What I’m saying is, is there really any doubt at this point that he runs for president on a GOP ticket?

    PS I also have this theory that “Brett Leonard” was an Andy Kaufman-esque performance art alter ego of an artist who eventually bored of the act after two decades or so and went back to directing real movies under his actual name, S. Craig Zahler. Why do I think that? Google pictures of both of them. They’re the same person.

  22. Roleplaying is a perfectly fine form of expression that inspires a lot of people. But I don’t think the methods that work for it translate to traditional storytelling anymore than the techniques of improv comedy have particularly lent themselves to film or the facets and tropes of video games have had any success in being adapted to cinema. The very nature of interactivity, I believe, is anathema to the kind of auteur-based storytelling I enjoy. Roleplaying and franchise-filmmaking are more about finding consensus among a group, not expressing a unique point of view. This is not true across the board, but I tend to like stories that could only have been told by the person who created it, because the plot and the tone and the characters and the whole mythology comes direct from some unknowable place at the inner core of that person. (Not all of them, of course—I don’t like most people so why would I like what most people’s inner cores have to say?) You can’t replicate that by putting six people in a room, all of them tasked with knocking the rough edges off each other’s ideas. I believe this kind of groupthink is where most of the superfluous embroidery of modern franchise storytelling originates. Give me one weirdo who knows he’s right over six professionals who have convinced each other they are.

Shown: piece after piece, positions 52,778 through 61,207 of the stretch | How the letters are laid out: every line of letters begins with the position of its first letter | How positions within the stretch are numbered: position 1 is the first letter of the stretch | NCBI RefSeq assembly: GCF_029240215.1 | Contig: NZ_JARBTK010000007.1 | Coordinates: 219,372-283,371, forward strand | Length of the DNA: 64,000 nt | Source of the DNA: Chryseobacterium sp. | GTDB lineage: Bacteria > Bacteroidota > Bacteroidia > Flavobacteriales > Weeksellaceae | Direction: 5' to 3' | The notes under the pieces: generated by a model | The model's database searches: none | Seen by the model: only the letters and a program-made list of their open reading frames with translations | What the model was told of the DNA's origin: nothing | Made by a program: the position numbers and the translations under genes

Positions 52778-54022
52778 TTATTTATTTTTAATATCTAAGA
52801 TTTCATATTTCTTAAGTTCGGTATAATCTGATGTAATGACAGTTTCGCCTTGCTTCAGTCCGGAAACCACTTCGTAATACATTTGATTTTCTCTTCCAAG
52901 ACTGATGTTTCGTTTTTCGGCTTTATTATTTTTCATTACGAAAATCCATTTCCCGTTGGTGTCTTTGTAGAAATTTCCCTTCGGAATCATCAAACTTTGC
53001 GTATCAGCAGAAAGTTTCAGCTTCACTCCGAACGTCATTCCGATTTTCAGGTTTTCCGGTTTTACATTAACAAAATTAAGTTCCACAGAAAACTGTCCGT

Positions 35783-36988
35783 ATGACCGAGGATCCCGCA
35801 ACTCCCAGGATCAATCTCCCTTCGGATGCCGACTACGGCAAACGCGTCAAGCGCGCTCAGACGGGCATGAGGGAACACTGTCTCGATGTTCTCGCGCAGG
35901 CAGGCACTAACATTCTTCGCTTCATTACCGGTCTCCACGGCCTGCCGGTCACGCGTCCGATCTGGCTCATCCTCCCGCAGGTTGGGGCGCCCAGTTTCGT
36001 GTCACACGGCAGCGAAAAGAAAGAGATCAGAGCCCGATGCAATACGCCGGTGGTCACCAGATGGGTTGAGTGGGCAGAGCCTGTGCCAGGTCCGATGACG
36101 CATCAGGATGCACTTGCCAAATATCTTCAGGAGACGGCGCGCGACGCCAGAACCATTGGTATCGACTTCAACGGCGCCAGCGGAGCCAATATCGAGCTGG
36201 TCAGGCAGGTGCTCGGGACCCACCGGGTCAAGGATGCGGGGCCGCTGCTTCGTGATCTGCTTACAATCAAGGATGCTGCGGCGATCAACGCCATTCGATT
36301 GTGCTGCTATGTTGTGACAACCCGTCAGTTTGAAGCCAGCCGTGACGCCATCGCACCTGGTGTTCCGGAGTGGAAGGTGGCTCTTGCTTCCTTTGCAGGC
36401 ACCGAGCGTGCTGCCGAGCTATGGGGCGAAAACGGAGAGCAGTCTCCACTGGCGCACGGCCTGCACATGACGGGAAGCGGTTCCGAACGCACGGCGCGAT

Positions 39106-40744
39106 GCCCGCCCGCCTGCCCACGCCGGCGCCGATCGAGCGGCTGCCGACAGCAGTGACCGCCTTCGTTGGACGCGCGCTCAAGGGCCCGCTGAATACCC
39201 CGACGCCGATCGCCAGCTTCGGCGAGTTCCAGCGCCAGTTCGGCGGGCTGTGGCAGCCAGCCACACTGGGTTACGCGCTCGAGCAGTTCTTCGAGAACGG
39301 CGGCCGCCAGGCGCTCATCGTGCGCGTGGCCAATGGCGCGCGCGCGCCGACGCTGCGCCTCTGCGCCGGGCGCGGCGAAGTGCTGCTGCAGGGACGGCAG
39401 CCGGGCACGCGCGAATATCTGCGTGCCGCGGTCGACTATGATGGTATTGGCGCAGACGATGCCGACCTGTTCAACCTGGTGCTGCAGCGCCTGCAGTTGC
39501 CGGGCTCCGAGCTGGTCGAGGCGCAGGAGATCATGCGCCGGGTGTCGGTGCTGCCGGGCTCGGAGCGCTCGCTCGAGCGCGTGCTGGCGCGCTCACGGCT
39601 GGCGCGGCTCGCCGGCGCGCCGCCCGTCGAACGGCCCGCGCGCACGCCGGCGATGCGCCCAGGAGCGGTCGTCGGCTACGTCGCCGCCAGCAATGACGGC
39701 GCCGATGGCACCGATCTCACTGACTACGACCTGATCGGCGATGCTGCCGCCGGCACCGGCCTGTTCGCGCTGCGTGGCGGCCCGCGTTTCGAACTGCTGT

23. One day a super cute dental assistant asked me, in her quest to somehow make sense of me*, if I am a roleplayer. I almost replied with something honest about my sexlife, before I thankfully realized that she meant LARPing or D&D or stuff like that.

    That’s all. HIGHLANDERLAND is about our sometimes more, sometimes less flirty encounters with young women, right?

    *Not saying that I’m a super complicated person and a walking contradiction that defies the stereotypes of our society, but if you look at me and my long hair, sometimes shaggy beard and most of the time all black cothes that include a trenchcoat during fall and winter, you most likely suspect me to be someone that I am not at all.